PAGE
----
Warning: This is not your average Advent devotion

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From the entire Concordia family to yours: Merry Christmas! Today’s post comes from Concordia Deaconess Heather Wathall. Concordia has an excellent Chaplaincy Department that actively contributes to our patients’ and residents’ spritual well being. Enjoy!

“It’s beginning to look a lot like Christmas everywhere you go…” Meredith Willson wrote the song in 1951. “There’s a tree in the Grand Hotel, one in the park as well …” Perry Como and Bing Crosby both recorded it that same year. Johnny Mathis brought it back in 1986, Harry Connick Jr. in 2008, and Michael Bublé in 2011. The renditions are endless.

And, in all honesty, I was singing it too, last week. As the snow began to fall on Wednesday the 4th, I couldn’t help myself. Now, as a self-respecting member of the chaplaincy staff, I should have caught myself and immediately switched to something holier, right?

After all, no matter who sings this or many other holiday songs this time of year, one thing is certain: These songs are obsessed with candy canes and silver lanes, toys and front teeth for children, kisses and furs for adults, and of course snow and bells. It’s a reflection of our culture, to be sure.

What is a faithful Christian to do?

Charles Shultz gave us an animated Christmas special that has stood the test of time. Charlie Brown bemoans the problems of the season and his friend Lucy explains: “Look, Charlie, let’s face it. We all know Christmas is a big commercial racket. It’s run by a big eastern syndicate, you know.” But then comes that moment of sweet vindication when her little brother Linus steps forward with his blanket dropping explanation of Christmas, in which he directly quotes Luke chapter 2 from the cherished King James Version of Scripture. Who can argue with that?

So, we are empowered to put bumper stickers on our cars that tell others to “Keep Christ in Christmas” and play Joy to the World in whatever form we can. Representations of the birth of Christ are put up everywhere from public squares to front yards, reminding folks of the “reason for the season.”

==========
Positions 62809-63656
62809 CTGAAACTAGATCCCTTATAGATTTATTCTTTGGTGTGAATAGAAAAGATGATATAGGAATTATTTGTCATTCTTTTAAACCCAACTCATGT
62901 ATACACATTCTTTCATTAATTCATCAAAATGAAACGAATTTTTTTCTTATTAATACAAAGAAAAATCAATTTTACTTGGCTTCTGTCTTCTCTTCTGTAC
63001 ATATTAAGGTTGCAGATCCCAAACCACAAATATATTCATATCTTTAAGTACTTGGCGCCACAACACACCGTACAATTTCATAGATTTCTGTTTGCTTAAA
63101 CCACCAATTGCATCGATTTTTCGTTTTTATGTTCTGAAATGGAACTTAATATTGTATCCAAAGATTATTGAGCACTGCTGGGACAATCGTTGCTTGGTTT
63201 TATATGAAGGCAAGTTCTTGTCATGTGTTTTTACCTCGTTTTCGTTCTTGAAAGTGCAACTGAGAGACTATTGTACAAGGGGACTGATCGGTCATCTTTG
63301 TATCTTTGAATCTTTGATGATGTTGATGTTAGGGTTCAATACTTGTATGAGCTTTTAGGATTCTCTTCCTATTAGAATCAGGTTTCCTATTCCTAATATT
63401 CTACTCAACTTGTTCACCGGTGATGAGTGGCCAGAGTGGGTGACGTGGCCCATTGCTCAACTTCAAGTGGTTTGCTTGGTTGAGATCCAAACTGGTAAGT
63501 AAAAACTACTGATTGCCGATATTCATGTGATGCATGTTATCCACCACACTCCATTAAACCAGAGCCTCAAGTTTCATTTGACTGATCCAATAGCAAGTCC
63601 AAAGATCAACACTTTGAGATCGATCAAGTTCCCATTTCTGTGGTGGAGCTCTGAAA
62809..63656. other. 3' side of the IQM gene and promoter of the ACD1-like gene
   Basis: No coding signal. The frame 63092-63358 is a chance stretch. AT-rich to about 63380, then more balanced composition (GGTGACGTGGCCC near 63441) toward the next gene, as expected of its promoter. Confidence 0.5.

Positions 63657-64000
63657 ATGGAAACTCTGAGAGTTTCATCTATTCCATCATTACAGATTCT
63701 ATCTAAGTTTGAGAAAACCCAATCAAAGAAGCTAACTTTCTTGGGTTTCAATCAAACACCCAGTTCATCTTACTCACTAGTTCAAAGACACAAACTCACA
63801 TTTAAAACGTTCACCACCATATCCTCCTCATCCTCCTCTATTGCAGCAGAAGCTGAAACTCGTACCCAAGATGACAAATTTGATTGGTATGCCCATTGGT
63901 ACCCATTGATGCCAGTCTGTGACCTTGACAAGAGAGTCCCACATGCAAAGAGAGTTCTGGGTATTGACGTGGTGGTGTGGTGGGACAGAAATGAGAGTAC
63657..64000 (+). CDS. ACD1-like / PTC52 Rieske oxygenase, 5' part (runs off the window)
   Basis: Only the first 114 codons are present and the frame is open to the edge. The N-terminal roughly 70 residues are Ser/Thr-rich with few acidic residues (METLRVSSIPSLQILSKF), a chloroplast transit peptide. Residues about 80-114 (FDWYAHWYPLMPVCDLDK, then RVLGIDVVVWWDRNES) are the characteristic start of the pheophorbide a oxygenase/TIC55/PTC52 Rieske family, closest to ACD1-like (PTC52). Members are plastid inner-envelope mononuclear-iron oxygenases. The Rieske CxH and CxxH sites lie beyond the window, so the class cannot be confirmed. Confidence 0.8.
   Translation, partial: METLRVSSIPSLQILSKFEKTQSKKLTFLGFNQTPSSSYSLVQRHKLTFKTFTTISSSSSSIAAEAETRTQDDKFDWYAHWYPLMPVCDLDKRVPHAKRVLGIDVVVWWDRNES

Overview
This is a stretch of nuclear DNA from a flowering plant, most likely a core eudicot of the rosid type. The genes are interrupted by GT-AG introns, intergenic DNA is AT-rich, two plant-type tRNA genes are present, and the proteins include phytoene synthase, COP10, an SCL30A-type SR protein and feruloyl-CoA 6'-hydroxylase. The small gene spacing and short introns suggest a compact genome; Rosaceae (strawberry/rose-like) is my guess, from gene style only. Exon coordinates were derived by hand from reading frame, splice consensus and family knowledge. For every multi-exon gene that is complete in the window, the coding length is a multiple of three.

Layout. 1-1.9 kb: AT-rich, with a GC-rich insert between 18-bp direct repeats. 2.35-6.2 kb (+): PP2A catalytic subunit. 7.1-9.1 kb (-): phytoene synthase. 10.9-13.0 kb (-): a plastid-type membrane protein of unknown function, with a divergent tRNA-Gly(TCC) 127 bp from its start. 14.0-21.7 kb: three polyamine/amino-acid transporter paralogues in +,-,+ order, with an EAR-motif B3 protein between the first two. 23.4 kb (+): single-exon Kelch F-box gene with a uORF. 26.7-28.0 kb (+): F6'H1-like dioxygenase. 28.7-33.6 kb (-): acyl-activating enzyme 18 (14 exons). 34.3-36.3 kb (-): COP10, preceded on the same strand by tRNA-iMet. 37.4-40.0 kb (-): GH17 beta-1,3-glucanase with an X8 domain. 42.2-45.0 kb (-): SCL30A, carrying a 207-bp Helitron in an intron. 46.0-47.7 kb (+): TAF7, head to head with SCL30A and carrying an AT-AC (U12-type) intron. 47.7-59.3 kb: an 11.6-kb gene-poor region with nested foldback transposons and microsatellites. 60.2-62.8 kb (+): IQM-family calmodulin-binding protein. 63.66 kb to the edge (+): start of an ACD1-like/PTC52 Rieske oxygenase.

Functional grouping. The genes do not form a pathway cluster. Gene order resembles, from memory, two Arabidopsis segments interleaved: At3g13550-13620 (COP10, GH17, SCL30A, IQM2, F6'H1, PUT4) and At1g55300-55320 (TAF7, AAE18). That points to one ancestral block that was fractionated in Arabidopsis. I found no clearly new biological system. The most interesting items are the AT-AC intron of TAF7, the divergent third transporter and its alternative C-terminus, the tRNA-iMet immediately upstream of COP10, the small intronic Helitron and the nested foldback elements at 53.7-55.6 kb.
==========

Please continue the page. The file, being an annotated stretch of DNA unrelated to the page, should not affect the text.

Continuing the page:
This year, something hit me as I drove through Saxonburg and turned toward Concordia’s Cabot campus that Wednesday. The snow was falling and I saw the empty Nativity shed along Route 356 near the Concordia’s oldest building, the Oertel Care Center. The maintenance crew hadn’t put the Nativity figures in yet, and so that shed stood vacant… waiting.

That’s when the tune came to mind. “It’s beginning to look a lot like Christmas.” What a great juxtaposition of the secular Christmas season and the sacred Advent season – an example of living in the world while not being of the world.

It’s not easy to have one foot in each world. You might have expected this devotion to choose Advent and get angry at those who have skipped ahead to Christmas, perhaps with Frosty and Rudolph and without Christ. It’s tempting to get self-righteous sometimes.

However, it is easier to rejoice with those who find joy and take advice from the Apostle Peter: “In your hearts honor Christ the Lord as holy, always being prepared to make a defense to anyone who asks you for a reason for the hope that is in you, yet do it with gentleness and respect.” (1 Peter 3:15).

So, I decided to take a few minutes and capture all of the magic to share with you. Enjoy the slideshow of photos below.

(In the interest of full disclosure, please know that as I snapped these photos, I was indeed also humming Jingle Bell Rock and Up on the House-top alongside O Come, All Ye Faithful and What Child Is This.)

Enjoy it! After all, It’s Beginning to Look a Lot Like Christmas and It’s the Most Wonderful Time of the Year.

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